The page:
Meghan Daum on mortgages and the bubble in Los Angeles

Now that the housing bubble (or whatever it was) has gone pear-shaped, we tend to see the whole episode discussed in highly clinical, economic terms. For those of us who had been trying to cope with the costs of housing during that time period, it was hardly clinical, and the people holding short sticks now were hardly then the sad little victims of the big bad banks then that they are generally portrayed to be now. Yes, I do think some people are victims, but the truth is, for every victim, I encountered back then swaggering realtors, mortgage lenders, and home owners who believed they were the smartest people in the world for being the market while was the dumbest and most pathetic person in the world for not being in the market.

Meghan Daum’s new book is called Life Would Be Perfect If I Lived In That House, and I have to admit I stayed up all night last Monday reading it. She’s an absolutely marvelous prose stylist, wonderfully funny, and remarkably insightful about how the external trappings of the house and decorating became, for Americans during our second Jazz Age, a way to demonstrate to others and ourselves our personal character and distinctiveness. Bourdieu, my favorite social theorist, will probably get to use this episode as a nice double entendre wordplay for his concept of habitus.

The brilliant writing of this next passage from Daum’s does more to capture the reality than all the sanitized economic writing about the “Bubble that wasn’t a bubble” I’ve consumed in months:

It was, by now, 2004. We were not at the apogee of the market, but we were getting there. The way I’ve always imagined it is this: if the real estate bubble were a distended piece of chewing gum in the mouth of a teenage girl, it would have been about the size of a lemon at that point–formidable but not yet out of control. By early 2005 the bubble would have covered her nose and eyes, and by the end of that year, it would been as big as her head. By 2007 it would have deflated slightly, and by 2008 it would have popped and been all over her face. By 2009 she’d have choked and died on the gum, but let’s not go there now.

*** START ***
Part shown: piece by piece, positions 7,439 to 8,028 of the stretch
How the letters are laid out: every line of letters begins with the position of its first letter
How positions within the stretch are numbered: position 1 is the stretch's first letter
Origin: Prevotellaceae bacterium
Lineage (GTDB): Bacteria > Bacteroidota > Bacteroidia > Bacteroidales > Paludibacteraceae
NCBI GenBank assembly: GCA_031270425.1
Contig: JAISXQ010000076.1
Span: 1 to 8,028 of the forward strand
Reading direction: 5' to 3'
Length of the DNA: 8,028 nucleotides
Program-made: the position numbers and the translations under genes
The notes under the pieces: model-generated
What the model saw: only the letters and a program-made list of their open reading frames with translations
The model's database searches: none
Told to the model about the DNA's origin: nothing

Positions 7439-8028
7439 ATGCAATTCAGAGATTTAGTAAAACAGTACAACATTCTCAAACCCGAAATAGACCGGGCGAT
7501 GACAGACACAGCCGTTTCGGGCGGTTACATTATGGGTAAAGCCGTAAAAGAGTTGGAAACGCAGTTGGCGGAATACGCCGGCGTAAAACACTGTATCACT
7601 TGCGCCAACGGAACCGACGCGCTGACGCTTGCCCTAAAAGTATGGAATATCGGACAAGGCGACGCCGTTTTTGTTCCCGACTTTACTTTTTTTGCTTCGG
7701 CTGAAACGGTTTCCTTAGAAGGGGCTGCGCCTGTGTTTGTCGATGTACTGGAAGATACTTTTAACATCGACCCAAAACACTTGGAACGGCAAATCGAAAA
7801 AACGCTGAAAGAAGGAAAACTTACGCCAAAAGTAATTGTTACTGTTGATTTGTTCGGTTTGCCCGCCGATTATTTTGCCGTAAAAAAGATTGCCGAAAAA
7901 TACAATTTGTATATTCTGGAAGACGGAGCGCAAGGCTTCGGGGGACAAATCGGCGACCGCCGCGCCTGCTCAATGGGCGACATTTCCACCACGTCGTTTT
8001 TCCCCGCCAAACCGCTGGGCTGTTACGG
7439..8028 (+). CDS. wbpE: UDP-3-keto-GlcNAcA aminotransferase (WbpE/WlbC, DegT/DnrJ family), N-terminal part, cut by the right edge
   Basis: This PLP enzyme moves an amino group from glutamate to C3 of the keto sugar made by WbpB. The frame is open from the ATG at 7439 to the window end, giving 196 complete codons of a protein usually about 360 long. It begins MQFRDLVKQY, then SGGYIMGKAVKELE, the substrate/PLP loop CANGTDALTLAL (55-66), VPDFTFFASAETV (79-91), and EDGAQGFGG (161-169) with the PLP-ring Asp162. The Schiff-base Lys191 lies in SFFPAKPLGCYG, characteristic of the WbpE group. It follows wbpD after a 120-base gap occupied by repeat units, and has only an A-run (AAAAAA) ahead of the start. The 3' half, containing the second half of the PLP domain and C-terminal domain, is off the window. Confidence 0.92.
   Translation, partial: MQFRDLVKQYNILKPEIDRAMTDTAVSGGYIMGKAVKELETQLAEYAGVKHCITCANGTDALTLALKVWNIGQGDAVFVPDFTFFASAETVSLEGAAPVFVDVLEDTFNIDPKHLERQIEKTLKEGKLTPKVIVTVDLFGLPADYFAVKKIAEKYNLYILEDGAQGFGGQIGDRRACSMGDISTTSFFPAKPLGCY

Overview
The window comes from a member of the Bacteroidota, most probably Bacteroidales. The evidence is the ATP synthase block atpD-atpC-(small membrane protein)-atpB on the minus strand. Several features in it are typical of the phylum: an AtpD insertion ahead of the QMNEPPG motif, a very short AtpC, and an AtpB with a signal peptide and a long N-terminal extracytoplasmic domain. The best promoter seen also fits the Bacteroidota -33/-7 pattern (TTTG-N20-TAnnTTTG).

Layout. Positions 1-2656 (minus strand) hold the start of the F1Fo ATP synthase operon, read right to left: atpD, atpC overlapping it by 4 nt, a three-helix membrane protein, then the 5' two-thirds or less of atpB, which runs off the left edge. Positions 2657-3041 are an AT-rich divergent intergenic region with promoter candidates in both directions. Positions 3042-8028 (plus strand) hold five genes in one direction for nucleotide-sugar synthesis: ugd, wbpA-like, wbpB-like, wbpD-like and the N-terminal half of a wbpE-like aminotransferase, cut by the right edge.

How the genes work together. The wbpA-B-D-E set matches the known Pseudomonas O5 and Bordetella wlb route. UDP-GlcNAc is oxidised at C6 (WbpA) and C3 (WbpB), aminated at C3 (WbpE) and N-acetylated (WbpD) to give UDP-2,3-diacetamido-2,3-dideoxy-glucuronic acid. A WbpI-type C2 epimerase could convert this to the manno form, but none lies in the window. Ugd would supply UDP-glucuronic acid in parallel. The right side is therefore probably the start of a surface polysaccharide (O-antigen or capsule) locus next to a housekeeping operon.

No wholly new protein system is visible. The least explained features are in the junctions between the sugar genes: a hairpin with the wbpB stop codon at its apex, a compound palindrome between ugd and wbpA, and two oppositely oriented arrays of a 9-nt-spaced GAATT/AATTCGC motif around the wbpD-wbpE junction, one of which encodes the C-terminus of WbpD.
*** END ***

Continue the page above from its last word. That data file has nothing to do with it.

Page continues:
She continues:

Instead, let’s remember 2004. Money was everywhere: talk of it, displays of it, envy of those who had it, and pity for those who didn’t. In the spring of 2004, you could find a thirty-year fixed interest rate of 5 percent. Adjustable-rate loans were, of course, practically falling off trucks–not just shiny, new expensive trucks but old, beat-up trucks, garbage trucks, even. People were paying $600,000 or $700,000 for properties that, four years earlier, would have been worth $200,000. people were taking out low-interest loans for $700,000, buying houses for $550,000, and using the difference to buy Range Rovers and vacations in Anguilla.

I remember thinking about this when I came back to Los Angeles from Virginia and I was staying with dear friends. I had made an above-average steak dinner, and we sat around that night and talked of three things: food, as these friends are foodies, the shootings Virginia Tech which still exert a profound effect on me, and real estate. And real estate and more real estate. I wondered then if I hadn’t simply been overloaded with real estate talk because I was looking for housing, but I don’t think so. It was everywhere, in the air, like the heady-sick sweet smell of jasmine past its prime.